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Measles Outbreak: Another Confirmed Case Of Measles, A 24-Year-Old From Tacirua

The latest is a 24-year-old from Sakoca in Tacirua, Ministry of Health confirms.
05 Dec 2019 09:41
Measles Outbreak: Another Confirmed Case Of Measles, A 24-Year-Old From Tacirua
Samabula Health Centre nurse Emmanuel Pene (right) assists people with the second phase of measles vaccination on December 4, 2019. Photo: Ronald Kumar

The 15 confirmed cases have been discharged, an official from the Ministry of Health and Medical Services has said.

Dr Aalisha Sahukhan, who heads the Health Protection unit with the ministry confirmed this yesterday.

“They have been discharged and placed at their respective homes,” she said.

Last night the Ministry of Health confirmed the Suva Sub-Divisional Outbreak Response Team rapidly responded to the latest case in Tacirua.

“We are very fortunate in Fiji to test locally and give the results quickly as we have only reported confirmed cases till date,” Dr Sahukhan said.

Yesterday, large crowds gathered in big numbers at the designated areas in the Central Division to get vaccinated for measles. This is phase two of the mass immunisation campaign, which will continue for the next five days in the Central Division.

A pleased Dr Sahukhan said: “We are very happy to see that the public are showing great interest on this matter and are turning up in numbers to get vaccinated.

“The Central Division is prioritised for this phase of campaign because all the confirmed cases to date remains in this division. The other division will be targeted once more vaccines arrive into the country.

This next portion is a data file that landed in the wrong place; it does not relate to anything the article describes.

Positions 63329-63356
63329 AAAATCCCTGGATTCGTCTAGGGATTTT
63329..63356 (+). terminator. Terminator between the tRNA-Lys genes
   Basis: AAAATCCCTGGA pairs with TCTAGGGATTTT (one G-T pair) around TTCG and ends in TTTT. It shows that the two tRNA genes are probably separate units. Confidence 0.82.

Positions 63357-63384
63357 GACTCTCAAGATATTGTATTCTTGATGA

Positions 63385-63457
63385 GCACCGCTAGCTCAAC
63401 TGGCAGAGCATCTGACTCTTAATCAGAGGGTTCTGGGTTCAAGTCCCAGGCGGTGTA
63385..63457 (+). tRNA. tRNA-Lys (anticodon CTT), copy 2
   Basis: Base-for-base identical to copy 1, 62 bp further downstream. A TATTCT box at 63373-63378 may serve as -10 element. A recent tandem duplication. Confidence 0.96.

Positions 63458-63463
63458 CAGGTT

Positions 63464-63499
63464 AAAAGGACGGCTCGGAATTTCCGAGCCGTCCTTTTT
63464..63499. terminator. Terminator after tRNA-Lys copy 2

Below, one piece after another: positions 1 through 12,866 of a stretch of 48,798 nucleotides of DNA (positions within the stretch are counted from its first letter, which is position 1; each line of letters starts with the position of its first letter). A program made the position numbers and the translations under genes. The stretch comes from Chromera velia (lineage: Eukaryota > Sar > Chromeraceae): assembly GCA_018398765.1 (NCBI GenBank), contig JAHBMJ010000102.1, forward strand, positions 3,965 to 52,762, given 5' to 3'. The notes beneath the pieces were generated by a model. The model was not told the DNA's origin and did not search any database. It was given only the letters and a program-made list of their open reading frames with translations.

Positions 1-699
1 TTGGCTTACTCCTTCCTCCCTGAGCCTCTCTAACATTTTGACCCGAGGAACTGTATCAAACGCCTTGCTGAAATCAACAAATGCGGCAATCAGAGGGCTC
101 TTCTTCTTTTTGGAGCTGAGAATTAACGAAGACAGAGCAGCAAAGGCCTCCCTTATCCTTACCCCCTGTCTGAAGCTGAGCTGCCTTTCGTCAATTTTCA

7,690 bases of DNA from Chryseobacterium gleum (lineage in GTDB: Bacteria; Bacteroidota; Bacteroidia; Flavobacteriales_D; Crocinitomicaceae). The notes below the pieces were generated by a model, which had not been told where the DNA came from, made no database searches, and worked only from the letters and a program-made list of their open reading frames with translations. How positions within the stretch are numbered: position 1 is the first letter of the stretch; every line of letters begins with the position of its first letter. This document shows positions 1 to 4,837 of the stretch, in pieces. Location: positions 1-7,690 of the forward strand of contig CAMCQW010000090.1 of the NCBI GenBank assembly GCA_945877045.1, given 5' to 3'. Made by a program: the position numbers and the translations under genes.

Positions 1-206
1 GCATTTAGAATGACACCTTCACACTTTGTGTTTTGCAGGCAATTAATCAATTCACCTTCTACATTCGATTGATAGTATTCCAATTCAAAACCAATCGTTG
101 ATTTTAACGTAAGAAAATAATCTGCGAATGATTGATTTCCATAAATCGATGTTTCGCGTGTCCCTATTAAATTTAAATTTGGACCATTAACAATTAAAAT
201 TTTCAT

“In the Central Division, the campaign will target all children aged six months to five years and all people born between 1980 to 2000 (19 to 39 years). “

At least 100,000 people around the country were vaccinated during phase one of the immunisation campaign, which includes more than 20,000 people in the outbreak area of Serua/Namosi.

Dr Sahukhan said the campaign would also target any child who had not received two doses of measles vaccine, children aged from 12 to 18 months who are scheduled for their routine immunisation, any person in the country travelling overseas, all health workers, airport and hotel staff members.

“Measles can spread very easily among large groups of people and if they are not immune, they can take the disease back into their communities,” she warned.

“Women with babies under the age of six months, those with compromised immune systems and those with a known allergy to the vaccine should not be vaccinated.”

She acknowledged the assistance provided by UNICEF and the governments of Australian and New Zealand in securing vaccines for the country.

Edited by Naisa Koroi

Feedback: renu.radhika@fijisun.com.fj

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